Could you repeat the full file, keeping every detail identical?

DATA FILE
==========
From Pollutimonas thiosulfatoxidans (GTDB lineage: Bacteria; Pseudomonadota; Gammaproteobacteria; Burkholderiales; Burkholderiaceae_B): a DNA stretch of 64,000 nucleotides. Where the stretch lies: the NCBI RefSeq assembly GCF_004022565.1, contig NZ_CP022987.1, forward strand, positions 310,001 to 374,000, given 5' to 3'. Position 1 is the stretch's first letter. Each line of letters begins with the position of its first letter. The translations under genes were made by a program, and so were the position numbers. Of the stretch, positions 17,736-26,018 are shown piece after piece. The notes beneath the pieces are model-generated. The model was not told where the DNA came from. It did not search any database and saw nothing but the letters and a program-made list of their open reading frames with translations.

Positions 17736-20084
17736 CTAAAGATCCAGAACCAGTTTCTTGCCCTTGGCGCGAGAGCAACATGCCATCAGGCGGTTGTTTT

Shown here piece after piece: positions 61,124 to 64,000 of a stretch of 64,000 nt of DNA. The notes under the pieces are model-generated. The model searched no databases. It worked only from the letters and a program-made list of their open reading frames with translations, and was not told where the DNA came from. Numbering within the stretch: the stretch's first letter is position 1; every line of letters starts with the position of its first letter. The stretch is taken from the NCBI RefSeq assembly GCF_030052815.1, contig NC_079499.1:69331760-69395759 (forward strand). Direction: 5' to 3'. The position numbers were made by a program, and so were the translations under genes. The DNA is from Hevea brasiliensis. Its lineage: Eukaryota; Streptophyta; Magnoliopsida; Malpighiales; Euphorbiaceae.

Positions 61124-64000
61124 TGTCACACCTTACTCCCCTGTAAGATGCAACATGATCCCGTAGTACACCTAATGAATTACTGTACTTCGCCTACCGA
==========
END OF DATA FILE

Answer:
From Pollutimonas thiosulfatoxidans (GTDB lineage: Bacteria; Pseudomonadota; Gammaproteobacteria; Burkholderiales; Burkholderiaceae_B): a DNA stretch of 64,000 nucleotides. Where the stretch lies: the NCBI RefSeq assembly GCF_004022565.1, contig NZ_CP022987.1, forward strand, positions 310,001 to 374,000, given 5' to 3'. Position 1 is the stretch's first letter. Each line of letters begins with the position of its first letter. The translations under genes were made by a program, and so were the position numbers. Of the stretch, positions 17,736-26,018 are shown piece after piece. The notes beneath the pieces are model-generated. The model was not told where the DNA came from. It did not search any database and saw nothing but the letters and a program-made list of their open reading frames with translations.

Positions 17736-20084
17736 CTAAAGATCCAGAACCAGTTTCTTGCCCTTGGCGCGAGAGCAACATGCCATCAGGCGGTTGTTTT

Shown here piece after piece: positions 61,124 to 64,000 of a stretch of 64,000 nt of DNA. The notes under the pieces are model-generated. The model searched no databases. It worked only from the letters and a program-made list of their open reading frames with translations, and was not told where the DNA came from. Numbering within the stretch: the stretch's first letter is position 1; every line of letters starts with the position of its first letter. The stretch is taken from the NCBI RefSeq assembly GCF_030052815.1, contig NC_079499.1:69331760-69395759 (forward strand). Direction: 5' to 3'. The position numbers were made by a program, and so were the translations under genes. The DNA is from Hevea brasiliensis. Its lineage: Eukaryota; Streptophyta; Magnoliopsida; Malpighiales; Euphorbiaceae.

Positions 61124-64000
61124 TGTCACACCTTACTCCCCTGTAAGATGCAACATGATCCCGTAGTACACCTAATGAATTACTGTACTTCGCCTACCGA